Sounding Beckett

Sounding Beckett

www.soundingbeckett.com

Sounding Beckett Press & Reviews

 

“Sounding Beckett” is directed by Joy Zinoman, the founding artistic director of the Studio Theater in Washington (she stepped down in 2010), who chose the plays and has staged them with a glamorous starkness and a clear respect for the works’ purity. They alternate with original musical compositions that they inspired, performed live and with a haunting intensity by the Cygnus Ensemble.---Anita Gates, New York Times

----NY Times Arts Briefly, Monday, July 23

----NY Times Overview

---NY Times review by Anita Gates

---Washington Post review by Peter Marks

---Time Out New York

---National Public Radio's All Things Considered

---Chamber Musician Today review by Christian Carey

---Backstage

---Theatermania review by Dan Bacalzo

---Sequenza21 review by Christian Carey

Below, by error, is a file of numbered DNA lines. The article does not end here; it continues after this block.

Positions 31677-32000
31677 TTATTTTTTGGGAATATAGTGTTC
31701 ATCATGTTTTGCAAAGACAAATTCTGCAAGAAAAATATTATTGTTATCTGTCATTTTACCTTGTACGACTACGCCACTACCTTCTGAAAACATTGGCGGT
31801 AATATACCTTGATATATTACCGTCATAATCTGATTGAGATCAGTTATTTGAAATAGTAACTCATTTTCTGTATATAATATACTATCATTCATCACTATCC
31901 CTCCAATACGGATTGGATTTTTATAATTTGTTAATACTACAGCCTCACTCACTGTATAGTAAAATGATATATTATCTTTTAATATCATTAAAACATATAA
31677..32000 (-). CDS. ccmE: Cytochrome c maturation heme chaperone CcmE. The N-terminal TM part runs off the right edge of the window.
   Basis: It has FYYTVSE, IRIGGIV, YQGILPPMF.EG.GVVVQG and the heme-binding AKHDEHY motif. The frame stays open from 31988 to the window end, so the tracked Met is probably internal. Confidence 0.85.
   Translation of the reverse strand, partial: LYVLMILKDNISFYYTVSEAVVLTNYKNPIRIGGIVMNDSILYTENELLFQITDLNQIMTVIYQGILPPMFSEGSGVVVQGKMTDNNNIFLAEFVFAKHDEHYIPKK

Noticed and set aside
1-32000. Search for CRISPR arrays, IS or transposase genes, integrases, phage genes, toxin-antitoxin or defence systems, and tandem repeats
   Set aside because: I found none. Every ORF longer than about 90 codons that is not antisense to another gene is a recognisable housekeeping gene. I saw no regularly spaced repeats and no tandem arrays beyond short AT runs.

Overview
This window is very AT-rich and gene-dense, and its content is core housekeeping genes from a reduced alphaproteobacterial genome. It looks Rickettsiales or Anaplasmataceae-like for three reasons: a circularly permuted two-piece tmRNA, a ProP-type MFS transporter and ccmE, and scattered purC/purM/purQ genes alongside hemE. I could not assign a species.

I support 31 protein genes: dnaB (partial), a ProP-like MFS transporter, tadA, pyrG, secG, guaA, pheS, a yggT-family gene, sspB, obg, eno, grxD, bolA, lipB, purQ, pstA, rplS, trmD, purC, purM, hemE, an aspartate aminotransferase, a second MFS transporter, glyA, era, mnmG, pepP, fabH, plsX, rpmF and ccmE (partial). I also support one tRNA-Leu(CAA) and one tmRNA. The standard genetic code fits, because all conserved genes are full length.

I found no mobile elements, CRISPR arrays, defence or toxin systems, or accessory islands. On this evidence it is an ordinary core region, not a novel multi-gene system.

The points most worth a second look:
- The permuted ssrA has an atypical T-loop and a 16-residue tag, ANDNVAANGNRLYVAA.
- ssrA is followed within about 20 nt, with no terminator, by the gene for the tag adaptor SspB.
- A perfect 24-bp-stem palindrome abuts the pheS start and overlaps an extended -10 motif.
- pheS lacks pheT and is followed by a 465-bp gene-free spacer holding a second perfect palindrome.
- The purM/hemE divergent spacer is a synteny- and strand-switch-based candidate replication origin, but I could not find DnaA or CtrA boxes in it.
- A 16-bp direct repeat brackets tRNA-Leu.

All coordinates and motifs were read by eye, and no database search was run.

Thanks so much to the whole team! 

Joy Zinoman, Director; Tara Helen O'Connor, flute; Holly Twyfor, actress;  John Halle, composer; James Austin Smith, oboe;  Oren Fader, guitar;  Scott Johnson, composer, Phillip Goodwin, actor;  Solomon HaileSelassie, Stage Manager; Laura Schwendinger and Laura Kaminsky, composers; Pauline Kim Harris, violin;  Ted van Griethuysen, actor;  Chris Gross, cello;  David Glaser & Chester Biscardi, composers;  Sam Rudy, Publicist;  Marc Wolf, webmaster;  Alanna Maharajh Stone, Associate Producer;  Jeremy Tressler, sound designer;  Helen Huang, costumes;  Debra Booth, set designer;  Michael Gianitti, lighting designer;  Lucianna Stecconi, designer;  Derek Cook, Technical Director;  Marilyn Morseldine, graphic artist.

The NPR piece by Jeff Lunden really nailed the show, clarified in a 5-minute discussion that was aired on All Things Considered on Tuesday, September 17---with short, Beckett plays alternating with music that was composed as responses to the plays, my hope was that the authentic Beckett audience might prove to be open to new music.  I hoped to create an evening where pure instrumental music and the purest theater-in-a black-void would complement one another.  

Several bloggers really hated the idea.

In the end, it was a tribute to ambitious degrees of abstraction, a modernist lovefest, with postmodernists welcome....